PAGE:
Saturday, May 14, 2011


My career in media has almost always included an interactive element. I certainly had that as a radio talk show host back when dinosaurs ruled the earth and I've had that for the past 11 years working at Reminder Publications.

Even when people are calling me names and expressing pretty hateful thoughts about me, I hold close to my happy place that this is the nature of political discourse in America and really has always been so. Newspapers in the 18th and 19th century were far more harsh than even the worse Murdoch tab today – as difficult as that may be.

My mail at WREB included a cut and paste job in which my face was photocopied on top of the "Asshole of the Month" column that used to run in "Hustler." Whoever sent it put some thought in that piece of hate mail.

It's interesting how some people are reassured by hate and seek its comfort over trying to either understand some other opinion or agree that this country was founded on varying ideas.

Today, I get a fair number of letters to the editor and over the years I've learned that some people write to react to something I've written, some people simply need to voice their opinion on an issue and some just need to write – anything

The graphic above is my all time favorite letter, written to me by John Skok who used write almost every week. I'm afraid that Mr. Skok has probably passed on by now and I enjoyed his musings.

This one, though, was simply way out of the box and, yes, I printed it.

"Has anyone noticed as I have that some bathroom tissues (toilet paper rolls) are less wide than they used to be? If the companies are going to make the paper tissue less wider than now we are in big trouble. Oh, well, back to the depression era when we used crumpled newspaper ot leaves. What a way to recycle paper."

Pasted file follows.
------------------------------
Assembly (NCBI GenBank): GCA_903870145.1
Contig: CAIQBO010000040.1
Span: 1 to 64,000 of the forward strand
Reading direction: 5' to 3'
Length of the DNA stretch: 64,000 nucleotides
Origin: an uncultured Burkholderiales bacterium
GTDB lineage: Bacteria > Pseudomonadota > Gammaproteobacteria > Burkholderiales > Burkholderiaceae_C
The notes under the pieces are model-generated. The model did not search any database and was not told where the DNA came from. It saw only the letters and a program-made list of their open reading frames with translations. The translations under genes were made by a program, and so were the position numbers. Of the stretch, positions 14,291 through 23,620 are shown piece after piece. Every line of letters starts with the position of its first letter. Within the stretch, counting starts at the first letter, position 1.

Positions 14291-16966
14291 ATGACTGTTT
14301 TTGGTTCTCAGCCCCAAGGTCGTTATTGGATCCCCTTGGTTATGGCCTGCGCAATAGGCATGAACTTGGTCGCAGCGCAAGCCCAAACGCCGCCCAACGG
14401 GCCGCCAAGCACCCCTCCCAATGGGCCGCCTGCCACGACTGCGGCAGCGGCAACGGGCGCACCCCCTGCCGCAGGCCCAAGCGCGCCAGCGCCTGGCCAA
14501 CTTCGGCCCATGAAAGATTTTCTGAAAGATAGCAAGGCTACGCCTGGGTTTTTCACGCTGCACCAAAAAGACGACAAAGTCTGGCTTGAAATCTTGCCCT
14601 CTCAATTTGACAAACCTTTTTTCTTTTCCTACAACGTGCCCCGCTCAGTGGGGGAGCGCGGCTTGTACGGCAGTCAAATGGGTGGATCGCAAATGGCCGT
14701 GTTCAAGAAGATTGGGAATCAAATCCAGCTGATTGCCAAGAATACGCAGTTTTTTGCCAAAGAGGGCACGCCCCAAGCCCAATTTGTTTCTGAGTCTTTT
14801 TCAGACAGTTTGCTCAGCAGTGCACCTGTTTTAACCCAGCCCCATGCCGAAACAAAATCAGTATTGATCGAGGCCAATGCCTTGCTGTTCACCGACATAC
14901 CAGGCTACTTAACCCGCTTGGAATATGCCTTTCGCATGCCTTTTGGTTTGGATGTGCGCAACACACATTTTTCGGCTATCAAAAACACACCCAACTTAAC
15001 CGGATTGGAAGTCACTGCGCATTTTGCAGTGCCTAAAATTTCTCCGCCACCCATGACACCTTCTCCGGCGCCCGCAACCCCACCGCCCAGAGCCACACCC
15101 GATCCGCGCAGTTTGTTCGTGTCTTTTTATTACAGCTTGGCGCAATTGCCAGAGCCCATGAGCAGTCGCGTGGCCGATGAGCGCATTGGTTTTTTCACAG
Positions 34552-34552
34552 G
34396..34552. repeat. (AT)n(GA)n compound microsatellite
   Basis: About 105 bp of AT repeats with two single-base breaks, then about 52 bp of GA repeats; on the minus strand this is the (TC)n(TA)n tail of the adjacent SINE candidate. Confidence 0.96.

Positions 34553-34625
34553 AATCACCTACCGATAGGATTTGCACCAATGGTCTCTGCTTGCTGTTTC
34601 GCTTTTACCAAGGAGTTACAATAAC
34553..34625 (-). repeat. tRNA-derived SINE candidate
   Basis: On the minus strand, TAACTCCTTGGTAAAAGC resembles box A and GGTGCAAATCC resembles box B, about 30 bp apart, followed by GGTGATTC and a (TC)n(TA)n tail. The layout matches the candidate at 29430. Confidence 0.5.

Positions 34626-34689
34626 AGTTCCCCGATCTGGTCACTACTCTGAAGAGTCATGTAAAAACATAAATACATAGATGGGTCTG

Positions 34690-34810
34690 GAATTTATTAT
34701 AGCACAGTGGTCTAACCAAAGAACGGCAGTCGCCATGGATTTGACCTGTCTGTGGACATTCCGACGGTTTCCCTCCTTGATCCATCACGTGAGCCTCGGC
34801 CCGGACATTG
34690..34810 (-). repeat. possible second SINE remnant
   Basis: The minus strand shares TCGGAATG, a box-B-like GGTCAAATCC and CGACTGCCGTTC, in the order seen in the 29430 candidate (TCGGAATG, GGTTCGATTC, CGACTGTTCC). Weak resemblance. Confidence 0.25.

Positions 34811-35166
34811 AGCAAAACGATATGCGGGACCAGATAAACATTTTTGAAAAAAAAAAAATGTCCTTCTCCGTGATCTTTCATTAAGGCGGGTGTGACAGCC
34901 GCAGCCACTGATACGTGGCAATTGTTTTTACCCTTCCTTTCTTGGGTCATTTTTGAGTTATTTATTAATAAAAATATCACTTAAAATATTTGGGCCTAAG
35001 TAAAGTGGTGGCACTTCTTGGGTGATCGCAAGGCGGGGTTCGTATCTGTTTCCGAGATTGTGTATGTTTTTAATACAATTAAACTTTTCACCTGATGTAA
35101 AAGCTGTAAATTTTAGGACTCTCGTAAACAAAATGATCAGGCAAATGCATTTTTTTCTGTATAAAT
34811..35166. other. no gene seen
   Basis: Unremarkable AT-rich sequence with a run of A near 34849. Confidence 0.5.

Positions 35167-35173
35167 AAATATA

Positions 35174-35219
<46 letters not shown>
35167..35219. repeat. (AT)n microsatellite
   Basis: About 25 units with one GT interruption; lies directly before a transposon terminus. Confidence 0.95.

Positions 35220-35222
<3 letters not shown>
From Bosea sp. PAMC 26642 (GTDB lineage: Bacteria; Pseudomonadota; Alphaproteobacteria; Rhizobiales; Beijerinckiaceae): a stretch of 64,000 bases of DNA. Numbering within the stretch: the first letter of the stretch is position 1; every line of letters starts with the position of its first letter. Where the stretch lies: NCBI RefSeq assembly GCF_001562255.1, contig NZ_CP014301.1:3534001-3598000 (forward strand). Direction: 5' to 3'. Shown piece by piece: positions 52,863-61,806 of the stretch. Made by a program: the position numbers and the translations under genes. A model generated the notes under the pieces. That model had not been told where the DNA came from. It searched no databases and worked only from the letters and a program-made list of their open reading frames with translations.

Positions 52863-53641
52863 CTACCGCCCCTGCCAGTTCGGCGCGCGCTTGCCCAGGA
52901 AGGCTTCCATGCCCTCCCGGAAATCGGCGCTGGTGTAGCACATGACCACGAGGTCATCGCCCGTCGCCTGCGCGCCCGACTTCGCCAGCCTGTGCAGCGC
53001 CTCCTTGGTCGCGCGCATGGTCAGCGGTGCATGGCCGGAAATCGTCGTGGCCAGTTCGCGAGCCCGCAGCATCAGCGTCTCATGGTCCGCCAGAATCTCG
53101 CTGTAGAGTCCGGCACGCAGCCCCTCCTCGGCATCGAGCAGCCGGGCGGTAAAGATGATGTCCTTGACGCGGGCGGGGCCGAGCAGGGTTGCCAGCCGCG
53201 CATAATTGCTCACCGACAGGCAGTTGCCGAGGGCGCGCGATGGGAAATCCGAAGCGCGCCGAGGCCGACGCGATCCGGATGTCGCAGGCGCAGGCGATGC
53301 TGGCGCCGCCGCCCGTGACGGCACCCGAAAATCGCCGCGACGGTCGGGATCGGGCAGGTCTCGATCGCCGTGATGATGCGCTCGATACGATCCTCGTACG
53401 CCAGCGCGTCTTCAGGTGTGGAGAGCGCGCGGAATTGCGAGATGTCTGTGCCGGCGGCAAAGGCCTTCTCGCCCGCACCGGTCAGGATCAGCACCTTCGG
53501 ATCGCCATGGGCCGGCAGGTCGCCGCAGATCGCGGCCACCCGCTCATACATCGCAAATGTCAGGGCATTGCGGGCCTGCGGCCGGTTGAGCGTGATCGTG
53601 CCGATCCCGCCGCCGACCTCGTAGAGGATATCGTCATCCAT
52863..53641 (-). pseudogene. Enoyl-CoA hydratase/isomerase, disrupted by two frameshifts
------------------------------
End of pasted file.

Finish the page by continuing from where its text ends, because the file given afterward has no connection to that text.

© 2011 by Gordon Michael Dobbs

Tuesday, May 03, 2011

Here are some recent DVDs I've watched.

No One Knows About Persian Cats

One reason I love watching foreign films is to get a taste of a different culture and Iran is certainly a different culture. This film from director Bahman Ghobadi is part documentary and part fiction about the huge underground music scene in that country.

Ghobadi's film is the product of the underground. In the making-of feature, he explained that in Iran, one must obtain a permit to shoot a movie. The script and subject matter must be approved by government censors who want to make sure there is nothing that goes counter to the government or how they interpret Islam.

Tired of the bureaucracy, Ghobadi decided to shoot the film illegally and did so with a skeleton crew with their eyes peeled for the police. Despite the obstacles, the film has a very polished look and is very well edited.

The film tells the story of two musicians, Negar and Ashkan. They are trying to fill out their band, obtain a permit for concert in Tehran and then get visas and passports so they can tour Europe. Their search is a difficult one, taking them to secret rehearsal spaces and dealing with forgers to get the necessary papers.

I think they are a couple, but the film is extremely chaste. Only in the last few minutes does one get the sense they are in love.

Ghobadi filmed the performances of actual bands to present a flavor of the music scene and clearly young Iranians love all sorts of rock 'n' roll — folk rock, heavy metal and hip-hop are among the genres represented. Unfortunately, playing it can land them in jail.